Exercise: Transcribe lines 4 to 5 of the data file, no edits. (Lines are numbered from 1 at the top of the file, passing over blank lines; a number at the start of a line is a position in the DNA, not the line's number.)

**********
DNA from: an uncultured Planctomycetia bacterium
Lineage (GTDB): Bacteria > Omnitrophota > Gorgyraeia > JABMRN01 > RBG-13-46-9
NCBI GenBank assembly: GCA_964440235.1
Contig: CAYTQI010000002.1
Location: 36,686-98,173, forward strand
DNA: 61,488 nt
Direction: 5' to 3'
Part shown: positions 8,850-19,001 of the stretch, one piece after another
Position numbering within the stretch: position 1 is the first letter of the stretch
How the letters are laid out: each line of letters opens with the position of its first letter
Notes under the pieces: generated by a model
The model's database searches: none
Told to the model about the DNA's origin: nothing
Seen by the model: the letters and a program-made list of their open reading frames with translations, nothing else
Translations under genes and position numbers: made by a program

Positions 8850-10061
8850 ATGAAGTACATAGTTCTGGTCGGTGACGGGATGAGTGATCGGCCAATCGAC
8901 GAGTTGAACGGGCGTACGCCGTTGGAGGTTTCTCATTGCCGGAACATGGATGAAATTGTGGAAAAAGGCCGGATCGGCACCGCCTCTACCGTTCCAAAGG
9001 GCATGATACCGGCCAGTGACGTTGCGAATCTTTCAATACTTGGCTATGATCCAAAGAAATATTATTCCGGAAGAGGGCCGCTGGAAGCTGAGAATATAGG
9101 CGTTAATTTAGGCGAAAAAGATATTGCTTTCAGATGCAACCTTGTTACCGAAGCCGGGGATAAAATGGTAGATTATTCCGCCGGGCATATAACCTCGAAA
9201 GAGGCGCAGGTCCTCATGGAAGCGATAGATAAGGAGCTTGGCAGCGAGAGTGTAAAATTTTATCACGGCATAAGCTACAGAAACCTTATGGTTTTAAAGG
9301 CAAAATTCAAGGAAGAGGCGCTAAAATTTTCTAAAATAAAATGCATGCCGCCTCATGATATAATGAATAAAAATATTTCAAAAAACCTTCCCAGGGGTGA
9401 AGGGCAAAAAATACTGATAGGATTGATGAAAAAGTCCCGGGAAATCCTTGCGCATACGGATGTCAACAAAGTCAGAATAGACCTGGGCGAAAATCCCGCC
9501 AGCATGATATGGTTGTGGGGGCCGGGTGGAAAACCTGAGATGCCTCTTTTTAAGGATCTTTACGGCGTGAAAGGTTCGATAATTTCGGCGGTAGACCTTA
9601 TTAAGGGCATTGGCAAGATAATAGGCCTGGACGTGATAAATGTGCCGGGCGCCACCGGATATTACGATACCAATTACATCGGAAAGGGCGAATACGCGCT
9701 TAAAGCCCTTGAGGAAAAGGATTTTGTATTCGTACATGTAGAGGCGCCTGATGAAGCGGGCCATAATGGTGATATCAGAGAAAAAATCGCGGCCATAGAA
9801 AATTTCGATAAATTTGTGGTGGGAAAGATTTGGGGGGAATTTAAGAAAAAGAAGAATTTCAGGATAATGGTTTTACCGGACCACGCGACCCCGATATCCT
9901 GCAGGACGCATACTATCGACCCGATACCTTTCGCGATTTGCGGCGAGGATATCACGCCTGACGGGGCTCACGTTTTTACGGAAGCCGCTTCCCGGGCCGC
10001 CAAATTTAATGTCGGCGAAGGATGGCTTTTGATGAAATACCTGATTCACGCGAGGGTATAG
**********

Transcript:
Contig: CAYTQI010000002.1
Location: 36,686-98,173, forward strand